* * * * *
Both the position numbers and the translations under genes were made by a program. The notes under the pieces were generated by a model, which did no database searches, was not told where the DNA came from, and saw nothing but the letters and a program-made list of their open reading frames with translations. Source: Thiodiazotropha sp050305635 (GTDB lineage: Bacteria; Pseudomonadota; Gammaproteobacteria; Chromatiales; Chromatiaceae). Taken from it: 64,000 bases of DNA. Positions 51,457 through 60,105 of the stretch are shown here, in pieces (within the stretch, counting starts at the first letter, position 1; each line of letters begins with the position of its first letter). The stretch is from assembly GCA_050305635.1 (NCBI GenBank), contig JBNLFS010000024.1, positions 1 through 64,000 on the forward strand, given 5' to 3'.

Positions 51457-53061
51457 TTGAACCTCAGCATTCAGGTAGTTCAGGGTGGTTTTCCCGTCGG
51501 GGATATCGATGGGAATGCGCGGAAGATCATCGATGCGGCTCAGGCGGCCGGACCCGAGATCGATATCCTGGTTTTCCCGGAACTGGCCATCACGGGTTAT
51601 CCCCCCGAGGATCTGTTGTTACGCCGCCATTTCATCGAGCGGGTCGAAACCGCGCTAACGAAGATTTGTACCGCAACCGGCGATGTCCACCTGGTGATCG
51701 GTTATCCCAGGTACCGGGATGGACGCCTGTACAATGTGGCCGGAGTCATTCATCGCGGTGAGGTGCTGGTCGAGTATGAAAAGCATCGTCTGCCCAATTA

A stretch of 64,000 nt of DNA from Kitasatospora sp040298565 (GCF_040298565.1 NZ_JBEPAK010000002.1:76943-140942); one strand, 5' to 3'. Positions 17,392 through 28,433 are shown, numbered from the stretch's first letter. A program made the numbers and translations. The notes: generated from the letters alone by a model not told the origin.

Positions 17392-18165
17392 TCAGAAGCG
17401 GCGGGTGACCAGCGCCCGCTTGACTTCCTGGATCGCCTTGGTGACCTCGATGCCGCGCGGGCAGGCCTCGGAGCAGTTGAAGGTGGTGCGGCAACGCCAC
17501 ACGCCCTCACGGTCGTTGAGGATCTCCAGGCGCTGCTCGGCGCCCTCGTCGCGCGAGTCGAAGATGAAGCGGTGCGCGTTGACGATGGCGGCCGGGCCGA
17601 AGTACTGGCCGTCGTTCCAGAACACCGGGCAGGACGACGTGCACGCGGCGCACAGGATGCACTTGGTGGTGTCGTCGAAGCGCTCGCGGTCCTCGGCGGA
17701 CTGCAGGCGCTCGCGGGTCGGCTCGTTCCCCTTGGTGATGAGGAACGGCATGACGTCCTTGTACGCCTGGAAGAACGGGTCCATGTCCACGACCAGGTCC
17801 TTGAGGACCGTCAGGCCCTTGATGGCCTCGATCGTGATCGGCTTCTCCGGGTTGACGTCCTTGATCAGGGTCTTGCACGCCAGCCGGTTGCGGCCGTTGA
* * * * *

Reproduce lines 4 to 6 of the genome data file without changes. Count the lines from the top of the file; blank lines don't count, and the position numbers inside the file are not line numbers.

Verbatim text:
51501 GGATATCGATGGGAATGCGCGGAAGATCATCGATGCGGCTCAGGCGGCCGGACCCGAGATCGATATCCTGGTTTTCCCGGAACTGGCCATCACGGGTTAT
51601 CCCCCCGAGGATCTGTTGTTACGCCGCCATTTCATCGAGCGGGTCGAAACCGCGCTAACGAAGATTTGTACCGCAACCGGCGATGTCCACCTGGTGATCG
51701 GTTATCCCAGGTACCGGGATGGACGCCTGTACAATGTGGCCGGAGTCATTCATCGCGGTGAGGTGCTGGTCGAGTATGAAAAGCATCGTCTGCCCAATTA